Former Global Times editor Hu Xijin tweeted that the planes of the People’s Liberation Army can “force the Pelosi plane away”. He also admitted that Chinese fighter jets “may be escorting” Pelosi’s flight to Taiwan. And such a move could potentially lead to a miscalculation. But then the Chinese journalist deleted his message.

Missile tests near Taiwan

The summer of 1995 saw one of China’s most provocative reactions to Washington’s contacts with Taipei. Beijing arranged missile launches in the sea near the island. He protested President Bill Clinton’s decision to allow Taiwan’s first democratically elected president, Lee Teng-hui, to visit the United States.

China has declared closed zones in the waters during missile launches, thereby disrupting air and maritime traffic. In August 2020, the People’s Liberation Army launched ballistic missiles in the South China Sea, which are called “aircraft carrier killers”. It was a response to US naval exercises in the region.

economic pain

China is Taiwan’s largest trading partner. Beijing can use this as leverage by imposing export sanctions and boycotting some Taiwanese goods. It may also restrict bilateral trade. On Monday, China banned food imports from more than 100 Taiwanese suppliers. However, Beijing will have to use this tool carefully. Because it is acutely dependent on the supply of Taiwanese semiconductors.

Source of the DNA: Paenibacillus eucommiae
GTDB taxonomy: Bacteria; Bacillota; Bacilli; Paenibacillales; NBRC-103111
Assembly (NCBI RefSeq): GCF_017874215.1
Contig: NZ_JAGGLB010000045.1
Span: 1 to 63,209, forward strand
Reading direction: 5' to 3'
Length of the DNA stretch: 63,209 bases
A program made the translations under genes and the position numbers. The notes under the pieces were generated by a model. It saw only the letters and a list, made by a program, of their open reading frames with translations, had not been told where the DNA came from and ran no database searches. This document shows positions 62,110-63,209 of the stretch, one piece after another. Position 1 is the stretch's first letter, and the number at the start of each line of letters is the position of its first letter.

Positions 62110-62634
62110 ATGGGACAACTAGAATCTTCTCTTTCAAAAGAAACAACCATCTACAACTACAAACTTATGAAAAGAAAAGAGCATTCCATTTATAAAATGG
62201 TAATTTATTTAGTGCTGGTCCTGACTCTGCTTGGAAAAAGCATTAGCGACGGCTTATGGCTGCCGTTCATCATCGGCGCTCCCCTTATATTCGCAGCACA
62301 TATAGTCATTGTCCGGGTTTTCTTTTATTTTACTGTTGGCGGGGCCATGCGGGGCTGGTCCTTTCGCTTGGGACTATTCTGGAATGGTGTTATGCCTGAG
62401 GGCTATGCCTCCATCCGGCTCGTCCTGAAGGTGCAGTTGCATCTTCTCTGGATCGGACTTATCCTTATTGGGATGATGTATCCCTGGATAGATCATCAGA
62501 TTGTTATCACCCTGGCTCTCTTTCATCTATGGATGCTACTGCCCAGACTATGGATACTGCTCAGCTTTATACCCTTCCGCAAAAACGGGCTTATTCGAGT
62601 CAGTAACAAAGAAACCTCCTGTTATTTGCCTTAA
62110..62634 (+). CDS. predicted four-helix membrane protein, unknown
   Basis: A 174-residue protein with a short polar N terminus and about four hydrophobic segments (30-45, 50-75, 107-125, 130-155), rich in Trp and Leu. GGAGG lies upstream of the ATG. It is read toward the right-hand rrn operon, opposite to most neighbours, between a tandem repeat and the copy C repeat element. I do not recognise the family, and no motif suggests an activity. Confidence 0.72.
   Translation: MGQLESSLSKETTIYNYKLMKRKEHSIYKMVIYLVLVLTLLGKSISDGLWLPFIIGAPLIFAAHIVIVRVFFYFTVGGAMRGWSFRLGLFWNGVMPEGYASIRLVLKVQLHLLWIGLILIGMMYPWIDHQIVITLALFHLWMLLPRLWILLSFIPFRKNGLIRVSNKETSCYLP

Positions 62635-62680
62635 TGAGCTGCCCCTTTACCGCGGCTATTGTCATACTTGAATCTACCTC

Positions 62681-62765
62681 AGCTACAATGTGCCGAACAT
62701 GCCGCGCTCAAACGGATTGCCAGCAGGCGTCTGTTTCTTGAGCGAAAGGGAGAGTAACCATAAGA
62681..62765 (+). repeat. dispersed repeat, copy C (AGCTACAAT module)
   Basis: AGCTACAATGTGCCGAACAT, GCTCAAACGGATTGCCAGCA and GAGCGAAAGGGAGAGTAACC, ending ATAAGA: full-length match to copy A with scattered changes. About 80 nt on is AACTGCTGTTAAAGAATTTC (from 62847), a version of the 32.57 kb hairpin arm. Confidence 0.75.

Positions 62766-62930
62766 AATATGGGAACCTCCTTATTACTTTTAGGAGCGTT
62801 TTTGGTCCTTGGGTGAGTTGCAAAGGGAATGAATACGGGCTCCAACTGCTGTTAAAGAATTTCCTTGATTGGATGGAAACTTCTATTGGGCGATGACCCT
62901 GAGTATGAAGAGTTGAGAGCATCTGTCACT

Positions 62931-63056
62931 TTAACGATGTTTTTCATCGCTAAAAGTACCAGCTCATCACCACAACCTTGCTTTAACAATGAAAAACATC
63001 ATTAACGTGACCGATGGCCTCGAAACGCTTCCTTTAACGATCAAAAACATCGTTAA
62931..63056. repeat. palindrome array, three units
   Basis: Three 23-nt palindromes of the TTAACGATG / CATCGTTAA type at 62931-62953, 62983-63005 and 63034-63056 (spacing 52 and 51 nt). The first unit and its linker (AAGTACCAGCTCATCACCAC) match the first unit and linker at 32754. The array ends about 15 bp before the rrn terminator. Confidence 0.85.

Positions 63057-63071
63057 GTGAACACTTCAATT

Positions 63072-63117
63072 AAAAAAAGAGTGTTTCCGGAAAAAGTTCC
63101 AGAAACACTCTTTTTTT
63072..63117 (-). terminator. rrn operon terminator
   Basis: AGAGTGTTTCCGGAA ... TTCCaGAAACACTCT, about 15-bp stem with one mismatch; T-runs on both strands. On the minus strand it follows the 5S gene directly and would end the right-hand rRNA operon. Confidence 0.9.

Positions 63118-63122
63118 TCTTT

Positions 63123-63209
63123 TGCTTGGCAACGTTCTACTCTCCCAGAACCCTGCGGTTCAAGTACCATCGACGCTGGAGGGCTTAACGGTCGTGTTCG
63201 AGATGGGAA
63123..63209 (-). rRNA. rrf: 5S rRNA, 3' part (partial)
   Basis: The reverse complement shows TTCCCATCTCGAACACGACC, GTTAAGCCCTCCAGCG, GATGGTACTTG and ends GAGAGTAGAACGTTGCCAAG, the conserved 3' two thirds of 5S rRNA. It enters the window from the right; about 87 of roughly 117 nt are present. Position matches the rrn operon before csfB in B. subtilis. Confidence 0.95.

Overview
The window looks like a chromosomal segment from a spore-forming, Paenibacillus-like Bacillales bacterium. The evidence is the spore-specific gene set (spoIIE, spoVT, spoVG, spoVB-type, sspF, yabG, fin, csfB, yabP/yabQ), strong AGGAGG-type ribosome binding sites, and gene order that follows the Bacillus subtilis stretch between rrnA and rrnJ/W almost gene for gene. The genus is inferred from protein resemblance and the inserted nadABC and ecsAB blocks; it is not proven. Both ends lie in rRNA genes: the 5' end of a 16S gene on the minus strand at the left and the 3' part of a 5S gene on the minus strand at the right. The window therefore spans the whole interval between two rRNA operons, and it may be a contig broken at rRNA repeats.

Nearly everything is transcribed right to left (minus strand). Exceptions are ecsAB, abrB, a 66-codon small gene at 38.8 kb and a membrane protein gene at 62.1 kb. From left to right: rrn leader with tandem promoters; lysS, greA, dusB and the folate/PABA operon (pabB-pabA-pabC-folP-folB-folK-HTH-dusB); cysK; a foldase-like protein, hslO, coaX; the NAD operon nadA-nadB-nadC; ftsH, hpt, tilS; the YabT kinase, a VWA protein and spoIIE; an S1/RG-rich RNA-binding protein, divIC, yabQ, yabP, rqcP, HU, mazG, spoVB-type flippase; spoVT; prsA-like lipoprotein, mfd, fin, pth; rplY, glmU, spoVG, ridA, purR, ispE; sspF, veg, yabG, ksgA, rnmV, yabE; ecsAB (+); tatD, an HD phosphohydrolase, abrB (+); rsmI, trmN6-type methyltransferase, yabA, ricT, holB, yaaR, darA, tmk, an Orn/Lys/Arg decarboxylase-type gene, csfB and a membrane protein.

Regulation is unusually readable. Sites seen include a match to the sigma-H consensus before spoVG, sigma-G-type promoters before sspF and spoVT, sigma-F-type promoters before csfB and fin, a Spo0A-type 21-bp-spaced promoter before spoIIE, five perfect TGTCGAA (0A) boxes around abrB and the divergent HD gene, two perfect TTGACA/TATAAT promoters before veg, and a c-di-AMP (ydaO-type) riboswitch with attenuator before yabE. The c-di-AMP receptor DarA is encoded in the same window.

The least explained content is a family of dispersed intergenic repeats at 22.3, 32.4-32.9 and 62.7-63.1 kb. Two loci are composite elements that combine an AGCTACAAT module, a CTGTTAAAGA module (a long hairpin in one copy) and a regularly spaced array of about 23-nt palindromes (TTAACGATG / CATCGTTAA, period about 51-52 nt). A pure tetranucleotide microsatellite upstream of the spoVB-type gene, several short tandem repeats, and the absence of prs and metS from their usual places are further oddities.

Read also: Chinese media about Pelosi’s visit to Taiwan: “Don’t play with fire – you’ll get burned”

Beijing has already imposed sanctions on various Taiwanese leaders, banning them from traveling to the mainland. A similar fate may await even more officials on the island. But this will not affect Taiwanese politicians, who are unlikely to be interested in traveling to China. China may also block the movement of ships in the Taiwan Strait, which has become an important artery of global trade. The Chinese military has repeatedly told US counterparts over the past months that the strait is not international waters. But any move that hurts merchant shipping will hurt China’s economy.